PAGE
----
John Morton, Professor in Nanoelectronics and Nanophotonics based at the LCN has been awarded a prestigious ERC Consolidator Grant for his ‘LOQO-MOTIONS project', which proposes to investigate ‘local quantum operations achieved through the motion of spins.'
ERC Consolidator Grants are awarded to outstanding researchers of any nationality and age, with at least seven and up to twelve years of experience after PhD, and a scientific track record showing great promise.
The ERC has announced last week the awarding of the Consolidator Grants that go to 329 top researchers across Europe. The funding, part of the EU's Horizon 2020 programme, is worth in total €630 million and will give the recipients a chance to have far-reaching impact on science and beyond.
John's research involves the coherent control of electron and nuclear spins in solid state materials and devices, with a focus on quantum technologies. Quantum technologies are ones which exploit quantum superposition and entanglement to achieve major advances over current technologies in areas including communication, sensing and information processing. John is an instrumental academic within the UCL Quantum Science & Technology Institute (UCLQ), inaugurated in May 2014. UCLQ serves to coordinate and support research across the university across a range of departments and disciplines, helping to develop this fast-advancing field of quantum technology.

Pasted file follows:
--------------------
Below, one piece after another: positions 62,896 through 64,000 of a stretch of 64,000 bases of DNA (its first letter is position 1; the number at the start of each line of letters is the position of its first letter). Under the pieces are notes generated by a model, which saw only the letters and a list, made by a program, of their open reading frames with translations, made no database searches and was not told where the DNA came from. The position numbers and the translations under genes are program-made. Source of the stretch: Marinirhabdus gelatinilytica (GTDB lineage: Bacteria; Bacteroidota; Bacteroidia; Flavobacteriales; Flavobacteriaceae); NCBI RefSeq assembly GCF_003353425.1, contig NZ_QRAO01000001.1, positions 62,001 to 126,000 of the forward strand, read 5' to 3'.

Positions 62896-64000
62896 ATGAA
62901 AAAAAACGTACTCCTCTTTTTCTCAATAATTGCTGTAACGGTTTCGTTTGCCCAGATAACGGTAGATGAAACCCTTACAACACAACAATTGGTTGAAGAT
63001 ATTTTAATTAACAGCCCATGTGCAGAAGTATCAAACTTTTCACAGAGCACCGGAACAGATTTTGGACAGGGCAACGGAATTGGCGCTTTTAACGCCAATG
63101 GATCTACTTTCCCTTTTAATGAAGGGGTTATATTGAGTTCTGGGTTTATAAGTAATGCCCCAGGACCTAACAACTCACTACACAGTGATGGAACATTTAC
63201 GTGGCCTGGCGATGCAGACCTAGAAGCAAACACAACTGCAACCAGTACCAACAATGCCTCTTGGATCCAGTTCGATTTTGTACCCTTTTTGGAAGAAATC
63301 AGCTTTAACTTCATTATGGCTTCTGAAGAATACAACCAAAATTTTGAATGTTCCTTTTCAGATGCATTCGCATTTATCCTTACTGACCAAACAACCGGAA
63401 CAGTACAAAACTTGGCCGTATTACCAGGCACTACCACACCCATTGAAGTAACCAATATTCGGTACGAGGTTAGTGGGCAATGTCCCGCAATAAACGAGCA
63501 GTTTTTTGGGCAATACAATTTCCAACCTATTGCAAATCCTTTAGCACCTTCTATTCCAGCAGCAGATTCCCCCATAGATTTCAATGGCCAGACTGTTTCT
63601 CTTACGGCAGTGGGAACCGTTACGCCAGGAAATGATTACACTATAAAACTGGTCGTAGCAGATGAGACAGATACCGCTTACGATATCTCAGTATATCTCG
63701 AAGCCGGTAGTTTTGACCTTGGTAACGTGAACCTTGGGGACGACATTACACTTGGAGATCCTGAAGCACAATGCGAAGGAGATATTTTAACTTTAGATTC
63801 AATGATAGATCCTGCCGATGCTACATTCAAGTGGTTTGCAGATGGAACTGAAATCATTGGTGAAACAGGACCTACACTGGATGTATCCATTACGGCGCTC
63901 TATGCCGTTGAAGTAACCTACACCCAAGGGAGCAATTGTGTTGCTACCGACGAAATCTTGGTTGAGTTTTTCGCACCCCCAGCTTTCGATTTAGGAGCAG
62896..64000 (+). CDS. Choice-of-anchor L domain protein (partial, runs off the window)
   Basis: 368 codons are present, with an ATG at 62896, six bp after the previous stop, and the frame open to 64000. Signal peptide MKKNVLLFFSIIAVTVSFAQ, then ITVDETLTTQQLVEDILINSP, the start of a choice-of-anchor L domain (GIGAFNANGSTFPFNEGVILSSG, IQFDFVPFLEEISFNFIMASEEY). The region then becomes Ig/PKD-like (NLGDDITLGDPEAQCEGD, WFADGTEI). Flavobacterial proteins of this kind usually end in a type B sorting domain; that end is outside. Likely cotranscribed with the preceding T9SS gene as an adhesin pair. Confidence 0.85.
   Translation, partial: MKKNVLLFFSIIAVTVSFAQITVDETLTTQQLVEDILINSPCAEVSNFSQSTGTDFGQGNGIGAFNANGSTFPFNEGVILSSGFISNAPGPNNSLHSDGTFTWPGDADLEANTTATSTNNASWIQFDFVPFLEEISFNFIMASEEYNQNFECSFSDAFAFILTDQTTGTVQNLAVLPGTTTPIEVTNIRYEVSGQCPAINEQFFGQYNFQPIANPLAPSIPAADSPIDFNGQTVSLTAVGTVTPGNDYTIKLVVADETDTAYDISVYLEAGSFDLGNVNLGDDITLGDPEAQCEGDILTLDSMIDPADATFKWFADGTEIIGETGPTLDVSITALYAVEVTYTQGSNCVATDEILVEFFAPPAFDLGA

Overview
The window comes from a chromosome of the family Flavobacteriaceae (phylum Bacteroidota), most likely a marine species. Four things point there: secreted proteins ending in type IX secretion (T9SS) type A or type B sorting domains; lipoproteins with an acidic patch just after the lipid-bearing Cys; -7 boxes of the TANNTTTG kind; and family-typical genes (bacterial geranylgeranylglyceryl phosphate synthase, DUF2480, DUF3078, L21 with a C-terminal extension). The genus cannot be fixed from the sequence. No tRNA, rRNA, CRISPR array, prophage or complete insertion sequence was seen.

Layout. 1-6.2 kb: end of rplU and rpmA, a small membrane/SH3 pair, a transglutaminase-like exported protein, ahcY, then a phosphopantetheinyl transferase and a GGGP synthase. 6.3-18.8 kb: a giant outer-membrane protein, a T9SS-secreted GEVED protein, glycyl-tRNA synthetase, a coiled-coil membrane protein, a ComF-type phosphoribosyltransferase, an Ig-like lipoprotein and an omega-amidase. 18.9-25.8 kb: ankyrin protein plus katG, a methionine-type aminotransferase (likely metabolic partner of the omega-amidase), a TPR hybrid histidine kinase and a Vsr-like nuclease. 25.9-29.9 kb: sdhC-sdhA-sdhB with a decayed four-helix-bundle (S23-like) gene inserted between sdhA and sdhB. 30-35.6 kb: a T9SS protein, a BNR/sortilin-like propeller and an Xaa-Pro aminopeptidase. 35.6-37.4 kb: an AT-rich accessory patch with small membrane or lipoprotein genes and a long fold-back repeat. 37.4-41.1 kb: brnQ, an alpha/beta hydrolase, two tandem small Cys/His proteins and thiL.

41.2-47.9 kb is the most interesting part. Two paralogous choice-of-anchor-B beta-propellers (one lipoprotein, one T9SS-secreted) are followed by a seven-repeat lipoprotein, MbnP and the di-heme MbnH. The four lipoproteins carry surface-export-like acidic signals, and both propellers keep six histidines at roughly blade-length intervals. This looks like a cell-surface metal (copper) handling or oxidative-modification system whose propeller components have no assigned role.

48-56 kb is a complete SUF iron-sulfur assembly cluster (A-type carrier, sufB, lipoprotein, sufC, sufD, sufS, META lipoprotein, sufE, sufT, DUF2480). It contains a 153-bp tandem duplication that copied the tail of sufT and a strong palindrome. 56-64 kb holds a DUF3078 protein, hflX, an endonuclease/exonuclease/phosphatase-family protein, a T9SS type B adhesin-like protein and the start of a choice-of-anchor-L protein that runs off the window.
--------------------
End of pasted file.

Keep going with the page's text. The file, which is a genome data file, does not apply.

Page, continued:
The aim of the LOQO-MOTIONS project is to achieve local quantum operations for sensing as well as the generation of quantum entanglement, by opening up a new approach for coupling spins by using their magnetic interactions combined with physical motion. This will exploit the long coherence times observed in spins of atomic defects in materials, based on previous studies by Morton’s group, and collaborators.
This approach is inspired by a recent blueprint for the implementation of a fault-tolerant quantum computer using donors in silicon, permitting full correction of quantum errors even with the limited positional accuracy with which donor atoms can be implanted into the surface of the silicon.
LOQO-MOTIONS assembles a comprehensive set of tools required to explore and exploit physically mobile spins; the measurement of single-donor spins using simple nano-devices, coupling together donor spins in silicon and optically-addressable defect spins, and cryogenic scanning of probe spins over static spins to generate entanglement.
In addition to developing a new platform for engineering spin-spin couplings, LOQO-MOTIONS has strong synergies with spin-based magnetometry and multiple quantum sensing applications will also be explored.
Professor Morton said: "Getting an ERC grant feels like winning the lottery. Obviously I’m delighted and this long-term funding ERC grant will help enable me and my research group to tackle some of the most fundamental and challenging problems in quantum computing and sensing applications in their full complexity”